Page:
If you deploy the SPSS service on the IBM Cloud your service will automatically appear on your WDP console. From there you can easily build your predictive models using the data sources in your catalog and integrating with the other services in WDP.
The WDP console allows you to create groupings the analytics tools and sources from the catalog into an entity called a project. The creator of the project is automatically the owner and the owner can invite others to join the project to work collaboratively. While the catalog is available to all projects, the analytics tools will be executed only from projects. The screen shot below shows the Assets tab of a project I created and added some data assets from my catalog, but did nothing else. If I were to create or import notebooks, create some Streams flows or models they would appear under the appropriate asset listing in the project.
At a minimum, a new project allocates access to the cloud object storage area for storage of project information, models, notebooks and other objects and descriptions. As those items are created they and their meta data are stored in the object store.
Once you’ve found some data either already in your catalog or from someplace else and you’ve placed connection to it into your catalog, you want to understand what is in it. WDP provides useful tools to understand your data assets. It allows you to see the file or table in a tabular format, showing the datatype as well. So you can browse through some of the data in a file just to get a handle on what is in it. WDP also profiles each column in the file or table so you can get a sense of the quality of the data as well as getting a summary of the data contained in each column including the most frequent values, number of missing values, number of unique values and so on. Additionally, it allows you to visualize data. You can pick one or more columns and WDP will show you data in a chart, map or graph allowing you to change the type of visualization. For example, in a data source you might select sales and state, and WDP may show you a map with states color coded by the sum of sales in each state.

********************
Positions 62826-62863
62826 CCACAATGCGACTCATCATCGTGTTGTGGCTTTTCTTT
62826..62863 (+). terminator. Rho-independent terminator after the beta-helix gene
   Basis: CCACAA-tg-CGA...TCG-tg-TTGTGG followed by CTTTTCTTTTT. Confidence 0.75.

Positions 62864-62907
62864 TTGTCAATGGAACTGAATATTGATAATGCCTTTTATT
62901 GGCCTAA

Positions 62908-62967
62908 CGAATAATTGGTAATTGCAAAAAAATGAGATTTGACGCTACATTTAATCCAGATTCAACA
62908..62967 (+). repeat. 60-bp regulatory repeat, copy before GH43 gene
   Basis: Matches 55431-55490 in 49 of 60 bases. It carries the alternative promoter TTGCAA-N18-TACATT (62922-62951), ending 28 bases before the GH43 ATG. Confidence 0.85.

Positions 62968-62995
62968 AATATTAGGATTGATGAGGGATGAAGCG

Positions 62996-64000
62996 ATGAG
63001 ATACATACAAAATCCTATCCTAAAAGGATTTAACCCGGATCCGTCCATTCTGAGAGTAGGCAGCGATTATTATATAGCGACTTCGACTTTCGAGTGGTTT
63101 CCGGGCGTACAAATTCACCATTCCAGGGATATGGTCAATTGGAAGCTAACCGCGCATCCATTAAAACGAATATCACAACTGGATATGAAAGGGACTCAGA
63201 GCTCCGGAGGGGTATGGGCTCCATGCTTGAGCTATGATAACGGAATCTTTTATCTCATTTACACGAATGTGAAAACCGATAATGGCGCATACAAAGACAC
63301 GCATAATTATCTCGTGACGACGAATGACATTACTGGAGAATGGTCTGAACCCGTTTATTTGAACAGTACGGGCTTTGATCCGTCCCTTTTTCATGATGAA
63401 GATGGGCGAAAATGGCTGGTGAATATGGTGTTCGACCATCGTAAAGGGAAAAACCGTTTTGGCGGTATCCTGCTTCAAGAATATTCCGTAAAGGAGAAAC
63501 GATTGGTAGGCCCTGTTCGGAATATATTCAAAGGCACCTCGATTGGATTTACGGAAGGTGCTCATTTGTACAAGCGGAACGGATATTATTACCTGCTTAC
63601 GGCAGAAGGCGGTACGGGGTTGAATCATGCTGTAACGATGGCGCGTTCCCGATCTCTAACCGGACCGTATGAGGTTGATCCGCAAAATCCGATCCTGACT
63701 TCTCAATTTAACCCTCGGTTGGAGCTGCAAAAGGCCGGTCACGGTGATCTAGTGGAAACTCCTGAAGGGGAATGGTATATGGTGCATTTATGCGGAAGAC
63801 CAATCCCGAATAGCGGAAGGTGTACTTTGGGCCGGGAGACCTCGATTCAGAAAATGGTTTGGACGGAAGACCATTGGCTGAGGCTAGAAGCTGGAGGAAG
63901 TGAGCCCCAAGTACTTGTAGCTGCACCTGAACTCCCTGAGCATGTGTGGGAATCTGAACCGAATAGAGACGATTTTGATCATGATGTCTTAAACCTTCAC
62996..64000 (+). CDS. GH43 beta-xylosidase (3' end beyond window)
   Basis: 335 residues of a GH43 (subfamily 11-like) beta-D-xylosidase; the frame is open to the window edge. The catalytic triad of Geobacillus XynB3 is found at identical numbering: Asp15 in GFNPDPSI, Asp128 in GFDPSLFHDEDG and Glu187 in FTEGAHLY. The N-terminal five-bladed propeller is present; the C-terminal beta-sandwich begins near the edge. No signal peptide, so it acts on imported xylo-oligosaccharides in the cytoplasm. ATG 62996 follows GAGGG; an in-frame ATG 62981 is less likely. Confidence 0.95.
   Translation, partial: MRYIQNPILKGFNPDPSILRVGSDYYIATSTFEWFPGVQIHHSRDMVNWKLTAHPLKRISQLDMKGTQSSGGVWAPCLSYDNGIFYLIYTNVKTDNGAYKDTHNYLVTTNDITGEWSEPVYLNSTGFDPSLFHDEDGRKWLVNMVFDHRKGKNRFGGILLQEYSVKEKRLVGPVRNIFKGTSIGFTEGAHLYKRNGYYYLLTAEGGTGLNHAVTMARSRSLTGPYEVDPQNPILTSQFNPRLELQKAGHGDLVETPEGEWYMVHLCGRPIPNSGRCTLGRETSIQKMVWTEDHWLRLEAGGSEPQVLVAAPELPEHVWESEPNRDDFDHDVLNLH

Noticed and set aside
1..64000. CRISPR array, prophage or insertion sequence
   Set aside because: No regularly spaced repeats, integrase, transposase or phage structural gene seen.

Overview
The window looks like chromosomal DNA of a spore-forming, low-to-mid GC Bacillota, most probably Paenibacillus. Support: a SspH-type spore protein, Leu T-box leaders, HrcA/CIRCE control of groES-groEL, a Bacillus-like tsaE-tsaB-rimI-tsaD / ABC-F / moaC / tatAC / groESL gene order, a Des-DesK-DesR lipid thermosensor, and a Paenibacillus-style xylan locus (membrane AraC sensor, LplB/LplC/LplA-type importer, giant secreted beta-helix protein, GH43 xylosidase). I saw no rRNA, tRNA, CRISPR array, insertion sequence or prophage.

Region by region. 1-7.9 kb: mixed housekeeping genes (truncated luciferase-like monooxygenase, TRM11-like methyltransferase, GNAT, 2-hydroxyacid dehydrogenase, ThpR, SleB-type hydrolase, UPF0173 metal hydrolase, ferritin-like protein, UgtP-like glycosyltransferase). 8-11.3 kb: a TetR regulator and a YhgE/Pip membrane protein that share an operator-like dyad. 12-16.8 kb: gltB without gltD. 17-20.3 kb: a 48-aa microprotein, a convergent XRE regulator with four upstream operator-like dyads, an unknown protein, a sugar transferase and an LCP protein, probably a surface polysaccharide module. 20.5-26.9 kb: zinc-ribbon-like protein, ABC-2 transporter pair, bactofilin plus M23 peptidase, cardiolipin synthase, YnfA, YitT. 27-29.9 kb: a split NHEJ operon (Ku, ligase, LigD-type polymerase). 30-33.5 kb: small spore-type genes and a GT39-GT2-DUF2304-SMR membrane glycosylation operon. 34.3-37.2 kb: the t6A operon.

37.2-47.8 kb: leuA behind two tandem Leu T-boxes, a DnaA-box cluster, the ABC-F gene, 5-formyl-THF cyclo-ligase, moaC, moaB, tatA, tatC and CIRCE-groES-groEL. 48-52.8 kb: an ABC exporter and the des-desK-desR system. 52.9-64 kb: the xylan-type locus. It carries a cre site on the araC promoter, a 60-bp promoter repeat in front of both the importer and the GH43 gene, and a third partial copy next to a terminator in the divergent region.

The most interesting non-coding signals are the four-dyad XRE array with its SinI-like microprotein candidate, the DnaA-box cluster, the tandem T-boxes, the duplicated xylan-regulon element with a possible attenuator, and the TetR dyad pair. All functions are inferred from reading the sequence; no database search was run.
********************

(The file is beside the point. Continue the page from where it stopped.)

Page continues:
Your data assets are not likely to be exactly as you want them or where you want them, so WDP allows you to copy a data asset and at the same time refine and cleanse the data as you copy it. A few of the refinements available include:
- Removing columns
- Filtering on particular values
- Combining or spitting columns
- Summing, Counting grouping and other functions
To illustrate some of the features of WDP, I’ll now provide a simple scenario for using it. Let’s say that your team has been given the task of gathering data from 3 on premises databases, 2 files and a Cloudant JSON data store and a PostgresSQL database in the cloud for analysis. Further, you need to put some of the data into a new Db2Warehouse on Cloud to allow fast and easy business analytics in Cognos Analytics and create a predictive model to use in an application that is being developed. So here are the steps you can take.
1. Deploy a new Db2 Warehouse on Cloud (Db2WoC) system in your IBM Cloud system.
2. Log into your WDP console and create a new project called MyProject. Add everyone to the project who will be working on it.
3. Next use your WDP console and search the catalog to see if anyone has already created connections to any of the data sources. To your delight, you see that there are connections to two of the on premises databases, the Oracle Database and the Informix database, and the cloud based PostgreSQL database and that someone as entered good descriptions of them so you can verify that these are indeed the databases you need.